New model determines when conservationists should manage species

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Canberra, August 28 : A research team from Australia, France and the UK has used mathematic modelling to determine when conservationists should manage species.

According to a report by ABC News, the model indicates that when conservationists should switch their efforts from managing the environment, to actively searching for a vanished species or giving up altogether.

"The most cost-effective strategy is to assume a species still exists, even if it hasn't been seen for some time," said the researchers.

"Conservationists should carry on managing the environment as if a seemingly vanished species is still around, rather than rushing to check whether it is extinct," they added.

The research, headed by Dr Iadine Chades from the University of Queensland, appears online in the journal Proceedings of the National Academy of Science.

According to research group leader, Professor Hugh Possingham, animals or plants that have not been seen for some time are known to scientists as "cryptic species".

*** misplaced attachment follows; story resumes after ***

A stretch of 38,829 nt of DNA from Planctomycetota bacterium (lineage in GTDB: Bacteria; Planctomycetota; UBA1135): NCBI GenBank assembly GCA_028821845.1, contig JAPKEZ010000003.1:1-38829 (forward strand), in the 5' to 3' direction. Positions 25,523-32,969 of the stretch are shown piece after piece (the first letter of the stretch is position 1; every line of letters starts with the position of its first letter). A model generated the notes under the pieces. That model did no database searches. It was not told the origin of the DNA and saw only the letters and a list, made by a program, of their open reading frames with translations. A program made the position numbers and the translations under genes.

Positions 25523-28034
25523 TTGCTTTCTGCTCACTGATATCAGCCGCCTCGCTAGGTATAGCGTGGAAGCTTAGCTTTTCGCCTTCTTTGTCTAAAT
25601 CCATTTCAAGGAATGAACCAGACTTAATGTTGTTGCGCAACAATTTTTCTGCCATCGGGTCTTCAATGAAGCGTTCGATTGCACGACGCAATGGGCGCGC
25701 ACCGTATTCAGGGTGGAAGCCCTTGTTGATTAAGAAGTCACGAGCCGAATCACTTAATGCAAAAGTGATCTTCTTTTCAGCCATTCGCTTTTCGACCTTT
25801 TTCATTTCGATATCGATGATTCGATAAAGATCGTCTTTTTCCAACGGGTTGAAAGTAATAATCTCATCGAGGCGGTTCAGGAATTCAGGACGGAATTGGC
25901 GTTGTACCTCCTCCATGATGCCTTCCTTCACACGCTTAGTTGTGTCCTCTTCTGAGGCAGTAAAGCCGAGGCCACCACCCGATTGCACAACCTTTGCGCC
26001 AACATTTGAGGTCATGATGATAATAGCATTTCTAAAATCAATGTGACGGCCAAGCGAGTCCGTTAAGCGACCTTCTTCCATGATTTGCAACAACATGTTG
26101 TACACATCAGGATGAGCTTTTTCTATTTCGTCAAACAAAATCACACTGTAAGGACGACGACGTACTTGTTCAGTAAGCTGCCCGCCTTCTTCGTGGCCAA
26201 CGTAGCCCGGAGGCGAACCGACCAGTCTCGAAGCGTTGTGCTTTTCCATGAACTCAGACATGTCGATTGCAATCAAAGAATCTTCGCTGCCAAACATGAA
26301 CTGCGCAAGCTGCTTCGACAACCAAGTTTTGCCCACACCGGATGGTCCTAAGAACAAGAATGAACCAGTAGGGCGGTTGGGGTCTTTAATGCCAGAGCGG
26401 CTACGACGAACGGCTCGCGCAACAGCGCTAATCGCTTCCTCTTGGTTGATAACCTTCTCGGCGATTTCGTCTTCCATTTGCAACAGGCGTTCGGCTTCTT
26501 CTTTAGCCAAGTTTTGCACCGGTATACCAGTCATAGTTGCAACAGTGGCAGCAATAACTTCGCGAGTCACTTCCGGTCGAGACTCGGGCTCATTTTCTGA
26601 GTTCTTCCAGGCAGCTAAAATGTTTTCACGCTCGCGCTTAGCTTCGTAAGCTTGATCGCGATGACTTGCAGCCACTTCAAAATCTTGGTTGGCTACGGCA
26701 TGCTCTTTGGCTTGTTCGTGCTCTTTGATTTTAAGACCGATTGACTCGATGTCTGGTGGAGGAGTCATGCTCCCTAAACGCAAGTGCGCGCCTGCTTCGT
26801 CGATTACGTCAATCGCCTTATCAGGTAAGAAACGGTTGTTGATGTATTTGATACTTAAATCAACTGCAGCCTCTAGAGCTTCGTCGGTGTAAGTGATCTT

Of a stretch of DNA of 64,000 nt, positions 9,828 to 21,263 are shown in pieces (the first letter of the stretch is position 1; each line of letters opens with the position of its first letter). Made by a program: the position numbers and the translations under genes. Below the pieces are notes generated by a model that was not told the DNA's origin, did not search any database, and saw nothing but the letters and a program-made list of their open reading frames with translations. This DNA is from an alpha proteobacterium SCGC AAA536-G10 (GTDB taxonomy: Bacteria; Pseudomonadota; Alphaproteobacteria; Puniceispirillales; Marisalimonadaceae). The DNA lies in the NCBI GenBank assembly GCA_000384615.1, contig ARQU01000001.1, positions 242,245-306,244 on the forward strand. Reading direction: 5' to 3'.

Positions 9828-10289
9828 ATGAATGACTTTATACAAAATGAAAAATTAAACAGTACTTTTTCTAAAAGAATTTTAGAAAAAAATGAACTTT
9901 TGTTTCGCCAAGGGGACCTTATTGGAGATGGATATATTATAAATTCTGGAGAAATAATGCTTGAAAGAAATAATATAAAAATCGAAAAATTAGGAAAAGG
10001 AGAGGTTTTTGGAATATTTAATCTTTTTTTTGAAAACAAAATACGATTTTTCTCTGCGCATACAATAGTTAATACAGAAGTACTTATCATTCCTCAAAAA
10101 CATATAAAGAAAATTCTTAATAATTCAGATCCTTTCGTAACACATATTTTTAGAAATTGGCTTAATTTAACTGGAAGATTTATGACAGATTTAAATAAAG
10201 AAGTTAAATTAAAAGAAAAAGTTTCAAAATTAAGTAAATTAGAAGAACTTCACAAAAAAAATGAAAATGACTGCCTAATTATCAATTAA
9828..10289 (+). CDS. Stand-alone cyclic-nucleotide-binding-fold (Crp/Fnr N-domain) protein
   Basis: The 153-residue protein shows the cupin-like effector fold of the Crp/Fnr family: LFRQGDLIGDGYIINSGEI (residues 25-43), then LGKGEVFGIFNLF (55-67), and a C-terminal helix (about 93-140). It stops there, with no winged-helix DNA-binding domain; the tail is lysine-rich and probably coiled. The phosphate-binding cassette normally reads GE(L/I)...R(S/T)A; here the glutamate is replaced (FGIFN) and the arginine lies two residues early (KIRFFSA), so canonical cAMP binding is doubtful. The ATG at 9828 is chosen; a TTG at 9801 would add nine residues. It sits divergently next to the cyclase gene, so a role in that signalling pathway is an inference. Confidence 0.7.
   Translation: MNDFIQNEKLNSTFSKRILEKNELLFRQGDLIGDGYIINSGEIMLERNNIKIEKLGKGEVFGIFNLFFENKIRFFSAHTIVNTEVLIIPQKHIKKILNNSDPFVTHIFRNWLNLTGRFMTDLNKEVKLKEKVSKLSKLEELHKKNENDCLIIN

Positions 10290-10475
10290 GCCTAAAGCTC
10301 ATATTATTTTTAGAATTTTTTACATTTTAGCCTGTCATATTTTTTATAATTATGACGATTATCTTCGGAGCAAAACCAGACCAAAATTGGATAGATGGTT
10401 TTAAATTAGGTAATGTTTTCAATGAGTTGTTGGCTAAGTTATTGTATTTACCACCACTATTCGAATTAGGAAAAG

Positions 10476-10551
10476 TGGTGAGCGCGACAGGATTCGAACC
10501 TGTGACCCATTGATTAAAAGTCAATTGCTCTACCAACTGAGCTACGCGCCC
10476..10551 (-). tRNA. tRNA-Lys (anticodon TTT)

"A lot of threatened species are cryptic. The question is how do you know how to best protect them?" he said.

The researchers found that assuming the species is still around, even though it has not been seen for some time, is the most cost-effective strategy.

"It's really about what do you do for a cryptic species if you haven't seen it for a long time," said Possingham.

"What was counterintuitive was the length of time you should keep for managing the environment. We showed that often you should manage for a lot longer without seeing them," he added.

Several factors influenced just how long conservationists should wait before starting to search for a species, according to Possingham .

Those factors include the value of the species, its detectability and its probability of extinction.

The bottom line, however, was that money should be spent first in managing the environment to give a threatened species the best chance of survival, rather than engaging in efforts to survey for its presence.

"Thus, the optimal strategy is to invest in active protection," said Possingham.

In their paper, the researchers focused on a population of the Sumatran tiger that had apparently vanished from certain areas, but may or may not have become extinct.

Their models suggest that if the Sumatran tiger is detected in the reserve, the optimal strategy is to manage it for 12 years from that time.

However, if the species is not observed during that 12-year period, all resources should be switched from managing the tiger back to surveying.

"If the species remains unobserved for a further 3 years of dedicated surveying, the optimal strategy is to stop investing resources in conserving this species," said the researchers.

ANI

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